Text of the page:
There is a natural tendency to reject the signals of disaster and to hope that all is well despite the evidence of one’s own eyes and senses, Of course, Mr Stone should have gone down himself to the Master when there was no proper response from him, but the impression one gets of Captain Lord is that, far from being slack as has sometimes been suggested, he was in fact something of a martinet, and the young officer may have feared to leave the Bridge (normally a grave dereliction of duty) even though under the circumstances it would have been safe and right to do so. One can readily imagine Mr Stone on the Bridge, knowing in his heart what ought to be done (he is recorded as saying to Mr Gibson that “a ship doesn’t fire rockets for nothing”) but trying to persuade himself that there was no real cause for alarm – and desperately wishing it was four o’clock and the Mate was there. I sympathise with Mr Stone, but it must be said that he was seriously at fault. (FN#1)
Note the use of the word “martinet” to describe Captain Lord. That word is not used much these days but instructive on what people of his day thought of him (and today when they read what others said about him). To call someone a martinet is to describe someone who demands strict adherence to rules and doles out punishment for those who fail to follow them. And Lord was strict on following the rules and you did not break them for any reason lightly.
However the report also notes that had Lord done all the right things, the outcome would likely have been the same. The error in navigation would have been found but the time lost doing this would result in Californian not arriving until Titanic sank. The report concludes:
I do not think any reasonably probable action by Captain Lord could have led to a different outcome of the tragedy. This of course does not alter the fact that the attempt should have been made.(FN#2)
It is a partial vindication for Lord. It absolves him of providing a false position of California nat both hearings. It does not absolve him or his officers of doing nothing. While the outcome might have been the same, at least attempting to investigate the rockets (by waking the wireless operator and finding out who was sending them up and why)was preferable to either being indifferent or unconcerned that people may be at peril on the high seas.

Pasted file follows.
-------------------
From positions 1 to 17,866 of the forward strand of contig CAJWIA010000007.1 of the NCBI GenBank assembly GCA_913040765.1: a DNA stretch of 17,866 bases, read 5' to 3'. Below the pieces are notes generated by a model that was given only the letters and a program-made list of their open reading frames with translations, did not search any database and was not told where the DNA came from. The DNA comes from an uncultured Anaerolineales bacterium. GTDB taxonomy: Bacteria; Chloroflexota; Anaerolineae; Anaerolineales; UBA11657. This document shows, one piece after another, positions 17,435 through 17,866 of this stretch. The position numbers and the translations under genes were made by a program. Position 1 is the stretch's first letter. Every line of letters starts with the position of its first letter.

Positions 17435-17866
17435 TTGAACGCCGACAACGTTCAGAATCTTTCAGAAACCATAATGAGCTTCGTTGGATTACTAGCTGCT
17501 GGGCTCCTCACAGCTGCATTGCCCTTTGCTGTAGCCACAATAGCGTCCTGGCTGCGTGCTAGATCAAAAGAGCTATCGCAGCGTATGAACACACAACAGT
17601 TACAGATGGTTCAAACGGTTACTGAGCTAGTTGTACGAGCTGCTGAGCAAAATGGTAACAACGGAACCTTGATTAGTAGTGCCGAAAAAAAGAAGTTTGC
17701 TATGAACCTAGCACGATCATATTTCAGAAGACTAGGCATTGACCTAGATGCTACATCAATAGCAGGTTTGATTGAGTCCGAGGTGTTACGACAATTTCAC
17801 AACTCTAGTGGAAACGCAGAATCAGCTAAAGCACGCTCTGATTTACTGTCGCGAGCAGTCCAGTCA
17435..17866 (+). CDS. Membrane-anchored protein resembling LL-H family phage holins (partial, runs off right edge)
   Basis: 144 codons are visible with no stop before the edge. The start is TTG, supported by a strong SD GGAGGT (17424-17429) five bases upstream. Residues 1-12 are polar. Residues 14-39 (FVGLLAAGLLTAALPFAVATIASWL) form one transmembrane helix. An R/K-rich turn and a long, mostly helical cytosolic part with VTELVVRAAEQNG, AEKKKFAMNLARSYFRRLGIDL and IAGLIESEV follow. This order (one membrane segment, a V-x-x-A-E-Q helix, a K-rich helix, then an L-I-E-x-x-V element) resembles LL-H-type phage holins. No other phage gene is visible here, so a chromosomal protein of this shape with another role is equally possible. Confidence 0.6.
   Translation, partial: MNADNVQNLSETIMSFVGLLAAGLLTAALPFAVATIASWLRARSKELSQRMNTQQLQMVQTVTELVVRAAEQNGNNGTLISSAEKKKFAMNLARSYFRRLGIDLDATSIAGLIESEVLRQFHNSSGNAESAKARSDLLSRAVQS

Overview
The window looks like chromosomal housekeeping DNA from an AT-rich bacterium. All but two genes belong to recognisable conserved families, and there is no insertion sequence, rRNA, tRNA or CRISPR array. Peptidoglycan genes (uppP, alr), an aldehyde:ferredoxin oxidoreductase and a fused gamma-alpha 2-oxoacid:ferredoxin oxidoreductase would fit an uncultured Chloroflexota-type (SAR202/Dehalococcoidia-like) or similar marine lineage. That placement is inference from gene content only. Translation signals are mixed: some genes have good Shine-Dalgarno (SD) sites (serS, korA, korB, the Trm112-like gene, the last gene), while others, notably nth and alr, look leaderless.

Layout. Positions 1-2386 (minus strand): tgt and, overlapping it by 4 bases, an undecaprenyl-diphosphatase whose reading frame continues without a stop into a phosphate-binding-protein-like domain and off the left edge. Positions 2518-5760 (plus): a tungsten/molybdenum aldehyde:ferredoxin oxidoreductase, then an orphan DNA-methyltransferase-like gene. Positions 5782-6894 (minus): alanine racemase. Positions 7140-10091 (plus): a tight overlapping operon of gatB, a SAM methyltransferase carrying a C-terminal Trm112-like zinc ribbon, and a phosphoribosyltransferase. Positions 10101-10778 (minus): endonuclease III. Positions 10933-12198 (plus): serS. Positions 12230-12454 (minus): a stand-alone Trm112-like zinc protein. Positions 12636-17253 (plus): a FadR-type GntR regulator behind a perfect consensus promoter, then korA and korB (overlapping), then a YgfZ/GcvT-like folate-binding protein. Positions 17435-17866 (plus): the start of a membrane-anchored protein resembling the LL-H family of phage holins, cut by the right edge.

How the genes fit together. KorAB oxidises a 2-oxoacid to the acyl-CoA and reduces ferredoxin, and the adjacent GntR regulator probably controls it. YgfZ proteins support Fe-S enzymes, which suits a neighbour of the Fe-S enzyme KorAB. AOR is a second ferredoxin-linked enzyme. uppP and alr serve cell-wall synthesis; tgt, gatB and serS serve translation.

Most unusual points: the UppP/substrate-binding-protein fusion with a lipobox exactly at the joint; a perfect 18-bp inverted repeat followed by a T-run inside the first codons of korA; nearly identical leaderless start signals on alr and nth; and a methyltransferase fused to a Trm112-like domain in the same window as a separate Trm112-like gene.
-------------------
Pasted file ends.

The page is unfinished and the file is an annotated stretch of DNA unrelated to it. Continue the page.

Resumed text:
FN#1:MAIB Report: Reappraisal of Evidence
Relating to SS CALIFORNIAN,page 17.
FN#2: IBID, page 18
Land of the Giants was a show with a simple theme of adapting Gulliver’s Travels to a science-fiction theme. Suppose you landed on a planet where everyone was similar but stood 72 feet taller than you? How would you survive and get back home, if ever? Irwin Allen thought it might be a good theme for a show and crafted this show on that premise. Taking place in 1983, a sub-orbital transport named Spindrift encounters a space storm and is transported to a mysterious planet of the giants. The passengers and crew are stuck on this strange world until they can find a way home.
The world the landed on was never named but similar to Earth. Technology was both familiar and different. They did not have space travel but had advanced technology like cloning, force fields, androids and small nuclear reactors. The people were human and the world similar in many respects (similar geography, animals etc) but its location was either in a parallel universe or another dimension since access was limited by a wormhole. Other sub-orbital spacecraft have crashed on this world and the series is bleak on this regard: none of them survived. So the survivors of Spindrift, which lacks the power to leave, are going to have to survive on this planet for a while. Aside from the giant scale of everything, the inhabitants are not helpful. Some are outright hostile or cruel, others are happy to use them for some purpose and betray them. An authoritarian government wants the little people rounded up since they are a threat.
Like all shows by Irwin Allen, one has to suspend disbelief and just go with the flow. After all 72 foot tall humans would be a problem owing to the Square Cube Law conceived by Galileo Galilei in 1638. It states that as a shape grows in size, its volume grows faster than its surface area. The result is that you would be crushed if you suddenly grew too tall and lacked the structural support for it. Animals in nature that are big develop enhanced skeletal frames and scaling so that they do not get crushed. This is why no Godzilla or King Kong can exist (unless they had evolved that way over time) by some weird radiation or genetic mutation. Only creatures that are in the sea can get enormous since the effects of this law do not apply (which is why you have huge whales, squids, and octopi) thanks to water. Humans that are exceptionally tall (caused by a tumor on the pituitary gland of the brain) suffer serious health issues in the circulatory or skeletal system.